Should you go with cloud-based infrastructure service? Should you go with an on-premise IT infrastructure and own everything? To determine the best answer for these questions your service provider will have to examine your data requirements and staff needs as well as the long-term scalability of your potential solutions.
For some smaller organizations, it is more feasible to go with cloud-based Infrastructure as a Service (IaaS) solution. The IaaS will eliminate the need for hosting servers, storages, switches, and software on premise. It provides your employees with everything required to manage their work such as Office 365, Google Suite, Fire server, storage, and a secure connection for a recurring fee.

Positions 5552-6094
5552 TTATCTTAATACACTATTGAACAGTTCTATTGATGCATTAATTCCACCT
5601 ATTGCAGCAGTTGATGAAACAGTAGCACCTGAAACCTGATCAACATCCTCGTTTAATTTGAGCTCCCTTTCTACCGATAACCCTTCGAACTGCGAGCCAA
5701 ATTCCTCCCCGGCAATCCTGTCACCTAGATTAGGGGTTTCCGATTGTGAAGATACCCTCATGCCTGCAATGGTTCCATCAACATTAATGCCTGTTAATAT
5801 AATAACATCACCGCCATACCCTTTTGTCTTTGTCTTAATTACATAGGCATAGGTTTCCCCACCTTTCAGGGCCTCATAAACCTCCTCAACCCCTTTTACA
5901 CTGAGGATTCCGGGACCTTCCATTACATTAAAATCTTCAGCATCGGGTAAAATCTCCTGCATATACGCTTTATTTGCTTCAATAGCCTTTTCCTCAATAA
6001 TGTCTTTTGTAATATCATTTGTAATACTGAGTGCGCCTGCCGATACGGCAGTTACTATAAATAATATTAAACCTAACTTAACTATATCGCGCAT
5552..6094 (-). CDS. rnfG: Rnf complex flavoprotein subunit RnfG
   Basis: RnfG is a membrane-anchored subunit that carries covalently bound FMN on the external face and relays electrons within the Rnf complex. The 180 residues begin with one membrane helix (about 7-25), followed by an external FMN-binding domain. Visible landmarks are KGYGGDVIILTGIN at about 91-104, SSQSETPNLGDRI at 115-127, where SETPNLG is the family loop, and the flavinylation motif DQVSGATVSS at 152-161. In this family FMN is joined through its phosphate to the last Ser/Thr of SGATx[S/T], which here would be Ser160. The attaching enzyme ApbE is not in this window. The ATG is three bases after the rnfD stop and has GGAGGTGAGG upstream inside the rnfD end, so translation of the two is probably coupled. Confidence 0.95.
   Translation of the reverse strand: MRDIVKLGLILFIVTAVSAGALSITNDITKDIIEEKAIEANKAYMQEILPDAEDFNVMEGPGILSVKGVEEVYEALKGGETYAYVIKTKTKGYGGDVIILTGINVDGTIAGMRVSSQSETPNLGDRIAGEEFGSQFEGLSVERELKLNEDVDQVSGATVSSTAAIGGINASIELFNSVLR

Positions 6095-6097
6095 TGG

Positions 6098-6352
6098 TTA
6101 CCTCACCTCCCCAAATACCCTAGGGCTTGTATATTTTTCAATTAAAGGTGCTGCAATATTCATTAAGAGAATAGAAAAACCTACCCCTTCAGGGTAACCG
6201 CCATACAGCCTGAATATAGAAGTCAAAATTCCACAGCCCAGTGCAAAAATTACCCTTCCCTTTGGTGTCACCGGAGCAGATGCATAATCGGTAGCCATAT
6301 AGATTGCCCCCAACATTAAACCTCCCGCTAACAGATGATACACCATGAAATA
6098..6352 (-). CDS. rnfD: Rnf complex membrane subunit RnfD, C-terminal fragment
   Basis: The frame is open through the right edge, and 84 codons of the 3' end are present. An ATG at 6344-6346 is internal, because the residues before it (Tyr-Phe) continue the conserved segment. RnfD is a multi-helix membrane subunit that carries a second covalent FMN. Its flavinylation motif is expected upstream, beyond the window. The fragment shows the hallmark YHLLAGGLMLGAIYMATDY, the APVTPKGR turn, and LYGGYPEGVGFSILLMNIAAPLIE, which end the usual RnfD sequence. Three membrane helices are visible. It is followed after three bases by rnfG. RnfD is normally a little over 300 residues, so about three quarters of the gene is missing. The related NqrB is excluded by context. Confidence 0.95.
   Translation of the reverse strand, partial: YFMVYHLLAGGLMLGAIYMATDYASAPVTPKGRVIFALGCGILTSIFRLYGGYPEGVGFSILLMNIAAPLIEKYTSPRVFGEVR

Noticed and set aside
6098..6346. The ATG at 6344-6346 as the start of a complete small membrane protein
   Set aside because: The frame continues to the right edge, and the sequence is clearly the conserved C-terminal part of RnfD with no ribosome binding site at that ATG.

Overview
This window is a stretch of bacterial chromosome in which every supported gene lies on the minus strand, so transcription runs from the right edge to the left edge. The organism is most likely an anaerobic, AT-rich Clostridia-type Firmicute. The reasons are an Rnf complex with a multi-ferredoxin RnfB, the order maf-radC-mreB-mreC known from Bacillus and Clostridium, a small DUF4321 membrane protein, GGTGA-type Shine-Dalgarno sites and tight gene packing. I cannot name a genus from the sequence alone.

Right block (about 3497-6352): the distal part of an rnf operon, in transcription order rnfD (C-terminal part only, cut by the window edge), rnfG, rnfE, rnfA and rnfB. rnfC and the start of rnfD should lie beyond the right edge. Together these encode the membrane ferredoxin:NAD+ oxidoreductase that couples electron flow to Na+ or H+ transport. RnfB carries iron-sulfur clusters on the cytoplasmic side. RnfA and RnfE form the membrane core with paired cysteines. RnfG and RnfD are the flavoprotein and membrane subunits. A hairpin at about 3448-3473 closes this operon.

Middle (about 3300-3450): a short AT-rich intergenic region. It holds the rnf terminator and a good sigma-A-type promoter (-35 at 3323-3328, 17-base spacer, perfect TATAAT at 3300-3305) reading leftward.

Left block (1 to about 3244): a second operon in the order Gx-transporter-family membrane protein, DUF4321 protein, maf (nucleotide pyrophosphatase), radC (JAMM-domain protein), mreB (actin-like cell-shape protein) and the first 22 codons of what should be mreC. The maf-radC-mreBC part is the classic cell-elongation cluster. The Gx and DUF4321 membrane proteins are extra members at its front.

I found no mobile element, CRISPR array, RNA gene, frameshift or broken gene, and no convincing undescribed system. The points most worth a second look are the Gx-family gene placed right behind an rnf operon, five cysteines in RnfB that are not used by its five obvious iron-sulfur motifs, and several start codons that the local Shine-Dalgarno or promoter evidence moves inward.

Some companies, however, would rather store their data privately. Companies that are large enough to afford the infrastructure management cost in terms of hardware/software upgrades, space requirements, IT staff, recurring license fees, etc. often choose on-premises IT infrastructure because their data and privacy requirements make this the more cost-effective option. This solution is often ideal for large organizations.
Hybrid solutions are an additional option that combines virtual servers and cloud hosting, which can be a good fit for many organizations. Discuss your needs and budget with your IT provider to help determine what solution best fits your needs for a complete and scalable solution.
Backup and Disaster Recovery